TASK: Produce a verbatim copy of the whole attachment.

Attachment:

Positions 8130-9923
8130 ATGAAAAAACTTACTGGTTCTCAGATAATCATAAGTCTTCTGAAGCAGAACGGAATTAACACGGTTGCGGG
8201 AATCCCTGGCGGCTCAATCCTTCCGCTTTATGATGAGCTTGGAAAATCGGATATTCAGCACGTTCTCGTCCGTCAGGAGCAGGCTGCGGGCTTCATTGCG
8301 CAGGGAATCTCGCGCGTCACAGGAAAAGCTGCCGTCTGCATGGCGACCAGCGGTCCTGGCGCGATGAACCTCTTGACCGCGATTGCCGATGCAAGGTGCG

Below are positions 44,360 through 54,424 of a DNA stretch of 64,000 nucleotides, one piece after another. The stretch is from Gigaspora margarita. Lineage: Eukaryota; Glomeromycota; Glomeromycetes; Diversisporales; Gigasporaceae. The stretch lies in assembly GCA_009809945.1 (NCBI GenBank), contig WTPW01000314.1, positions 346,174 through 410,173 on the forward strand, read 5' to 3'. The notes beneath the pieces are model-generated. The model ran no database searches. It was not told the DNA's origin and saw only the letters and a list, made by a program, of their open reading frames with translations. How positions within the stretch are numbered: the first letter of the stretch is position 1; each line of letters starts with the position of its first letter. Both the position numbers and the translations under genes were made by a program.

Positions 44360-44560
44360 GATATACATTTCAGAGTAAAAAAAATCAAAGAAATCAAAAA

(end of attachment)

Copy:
Positions 8130-9923
8130 ATGAAAAAACTTACTGGTTCTCAGATAATCATAAGTCTTCTGAAGCAGAACGGAATTAACACGGTTGCGGG
8201 AATCCCTGGCGGCTCAATCCTTCCGCTTTATGATGAGCTTGGAAAATCGGATATTCAGCACGTTCTCGTCCGTCAGGAGCAGGCTGCGGGCTTCATTGCG
8301 CAGGGAATCTCGCGCGTCACAGGAAAAGCTGCCGTCTGCATGGCGACCAGCGGTCCTGGCGCGATGAACCTCTTGACCGCGATTGCCGATGCAAGGTGCG

Below are positions 44,360 through 54,424 of a DNA stretch of 64,000 nucleotides, one piece after another. The stretch is from Gigaspora margarita. Lineage: Eukaryota; Glomeromycota; Glomeromycetes; Diversisporales; Gigasporaceae. The stretch lies in assembly GCA_009809945.1 (NCBI GenBank), contig WTPW01000314.1, positions 346,174 through 410,173 on the forward strand, read 5' to 3'. The notes beneath the pieces are model-generated. The model ran no database searches. It was not told the DNA's origin and saw only the letters and a list, made by a program, of their open reading frames with translations. How positions within the stretch are numbered: the first letter of the stretch is position 1; each line of letters starts with the position of its first letter. Both the position numbers and the translations under genes were made by a program.

Positions 44360-44560
44360 GATATACATTTCAGAGTAAAAAAAATCAAAGAAATCAAAAA